A week ago I walked into the Medtronic Gallery at Walker Art Center and encountered a work by Tino Sehgal. A young man, following the directions issued by the artist, was sort of crawling, sort of turning around on the floor of the empty gallery. He was moving his body in slow-motion and had his hands up to his face, sort of framing his field of vision with his fingers while he looked straight ahead or closed his eyes. I asked him what he was doing and he said something, so quietly, that I couldn’t quite understand him. Maybe he said “ I see it there” or maybe he said “ Tino Sehgal” or maybe he said something else, I’m not sure.

I watched him for a while. It was beautiful. It felt like fresh air filling my heart and mind, reminding me of Stevie Winwood’s high, thin voice singing “ Can’t Find My Way Home.”Just when I thought the art market had stolen from art its power to shock, I was shocked by this project. I was shocked by its subtlety, its quietude. Watching the piece was like reading a poem. The poem operates at a different standard of time than the one we normally inhabit. Reading the poem forces us to get out of that normal time and into a slower time. Watching the piece stopped the normal time. It interrupted the normal expectations of what “ should” happen in the gallery, and this was a great pleasure for me.

Why must everything constantly make sense? I loved Tino Sehgal’s piece because it refused to make sense.The piece refused to make sense, and what shocked me was its subtlety, its quietude. I thought of other Conceptual or Performance artworks, other projects that were so different. I thought of Through the Night Softly, performed by Chris Burden in 1973, in which he crawled over broken shards of glass without a shirt and Vito Acconci’s Seedbed from that same era, in which he was hidden under a ramp in the Sonnabend Gallery, masturbating. Such projects seemed to me like the artists had something to prove, kind of an artist-manhood hazing ritual. Chris Burden once said that he wanted to be taken seriously as an artist and having yourself shot in the arm with a .22 is certainly one way to do that.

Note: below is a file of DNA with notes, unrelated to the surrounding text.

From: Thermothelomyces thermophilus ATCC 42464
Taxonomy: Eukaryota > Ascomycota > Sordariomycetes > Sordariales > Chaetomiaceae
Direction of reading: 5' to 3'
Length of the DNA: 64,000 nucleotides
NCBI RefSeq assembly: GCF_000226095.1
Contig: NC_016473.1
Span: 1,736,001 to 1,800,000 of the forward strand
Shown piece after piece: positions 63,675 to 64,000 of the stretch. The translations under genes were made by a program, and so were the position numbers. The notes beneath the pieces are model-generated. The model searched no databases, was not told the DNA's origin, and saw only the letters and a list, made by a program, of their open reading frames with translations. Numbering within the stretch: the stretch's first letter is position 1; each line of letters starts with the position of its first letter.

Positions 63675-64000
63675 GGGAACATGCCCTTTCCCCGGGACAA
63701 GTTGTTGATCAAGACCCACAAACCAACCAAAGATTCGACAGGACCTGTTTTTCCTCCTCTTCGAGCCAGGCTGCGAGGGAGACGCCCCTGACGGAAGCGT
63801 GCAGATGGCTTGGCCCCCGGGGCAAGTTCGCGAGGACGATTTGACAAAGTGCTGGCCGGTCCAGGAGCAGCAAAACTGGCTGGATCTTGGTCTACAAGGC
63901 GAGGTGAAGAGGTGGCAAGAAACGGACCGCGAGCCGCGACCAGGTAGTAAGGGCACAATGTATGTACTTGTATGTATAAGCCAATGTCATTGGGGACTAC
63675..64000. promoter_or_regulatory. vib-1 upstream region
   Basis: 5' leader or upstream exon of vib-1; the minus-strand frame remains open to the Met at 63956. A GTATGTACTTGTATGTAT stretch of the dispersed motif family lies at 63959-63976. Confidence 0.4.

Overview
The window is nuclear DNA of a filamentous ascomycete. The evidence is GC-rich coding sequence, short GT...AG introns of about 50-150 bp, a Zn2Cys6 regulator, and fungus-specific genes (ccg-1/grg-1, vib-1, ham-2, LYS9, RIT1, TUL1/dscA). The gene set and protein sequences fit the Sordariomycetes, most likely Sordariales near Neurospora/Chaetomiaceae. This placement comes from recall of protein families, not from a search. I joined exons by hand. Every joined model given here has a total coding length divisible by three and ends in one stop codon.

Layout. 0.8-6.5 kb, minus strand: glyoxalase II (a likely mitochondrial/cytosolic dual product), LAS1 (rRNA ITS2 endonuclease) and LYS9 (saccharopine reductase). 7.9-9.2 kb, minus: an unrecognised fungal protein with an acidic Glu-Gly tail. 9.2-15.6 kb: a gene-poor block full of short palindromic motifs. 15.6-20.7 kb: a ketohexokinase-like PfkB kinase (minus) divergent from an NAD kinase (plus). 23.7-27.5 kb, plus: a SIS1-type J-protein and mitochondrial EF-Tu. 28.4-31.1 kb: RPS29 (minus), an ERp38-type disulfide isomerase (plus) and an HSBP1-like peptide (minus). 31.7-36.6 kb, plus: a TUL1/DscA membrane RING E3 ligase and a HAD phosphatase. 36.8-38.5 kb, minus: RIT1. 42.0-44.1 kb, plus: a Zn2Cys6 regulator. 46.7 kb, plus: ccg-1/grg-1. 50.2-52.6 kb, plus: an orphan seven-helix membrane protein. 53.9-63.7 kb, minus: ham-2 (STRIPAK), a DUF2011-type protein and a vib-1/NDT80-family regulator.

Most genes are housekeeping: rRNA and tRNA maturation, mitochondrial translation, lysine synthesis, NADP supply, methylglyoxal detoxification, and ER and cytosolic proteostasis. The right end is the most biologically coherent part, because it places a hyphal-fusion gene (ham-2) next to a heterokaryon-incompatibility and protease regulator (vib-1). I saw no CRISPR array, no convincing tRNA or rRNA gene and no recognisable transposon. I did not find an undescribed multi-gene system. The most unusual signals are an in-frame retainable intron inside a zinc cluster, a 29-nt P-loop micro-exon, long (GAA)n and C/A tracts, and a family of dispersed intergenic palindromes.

I saw another piece by Tino Sehgal in the Burnet Gallery at Walker Art Center. I’ve seen this one performed several times, by different women wearing the gallery guard uniform, in which the guard sings sweetly “ This is propaganda.” Indeed, museum and gallery exhibitions are a form of propaganda — all art is a form of propaganda, including the piece by Sehgal which sweetly announces this dichotomy. Again, I loved the work for its quietude, its poetry, its music.

I thought of another project, The House with the Ocean View, performed by Marina Abramovic in the Sean Kelly Gallery in 2002. She lived in the gallery for twelve days without eating or speaking. It seemed to me to be a kind of purification ritual after the horror of the attack on September 11. There is a quiet tension in the work; the self-negation is balanced with an equally powerful self-affirmation. I find the quiet tension in these projects bySehgal and Abramovic to be very powerful.

Our experience of an artwork occurs within the context of our own assumptions and expectations, our own hopes, fears, and ideologies. Perhaps I responded to Sehgal’s work the way I did because of my need to counter the stratosphere of the art market, the hyper-capitalism of this moment we inhabit, the hundreds of billions of dollars and thousands of lives wasted to prove a point that never can be proven because the point keeps changing. There is too much nonsense out there; I need something that doesn’t make sense.

Conceptual art did not overturn the art market, but neither can the art market rob art entirely of its power even as it endlessly absorbs and converts art to higher levels of capital. Tino Sehgal’s work is wonderfully atmospheric and ephemeralbut neither is it immune from the market. It is now entering the market, where it will be bought and sold. Nothing is pure, clean or easy. But the work has the power to shock, in its own gentle, quiet way. It doesn’t make sense and that is beautiful.

Tino Sehgal creates experiences through expression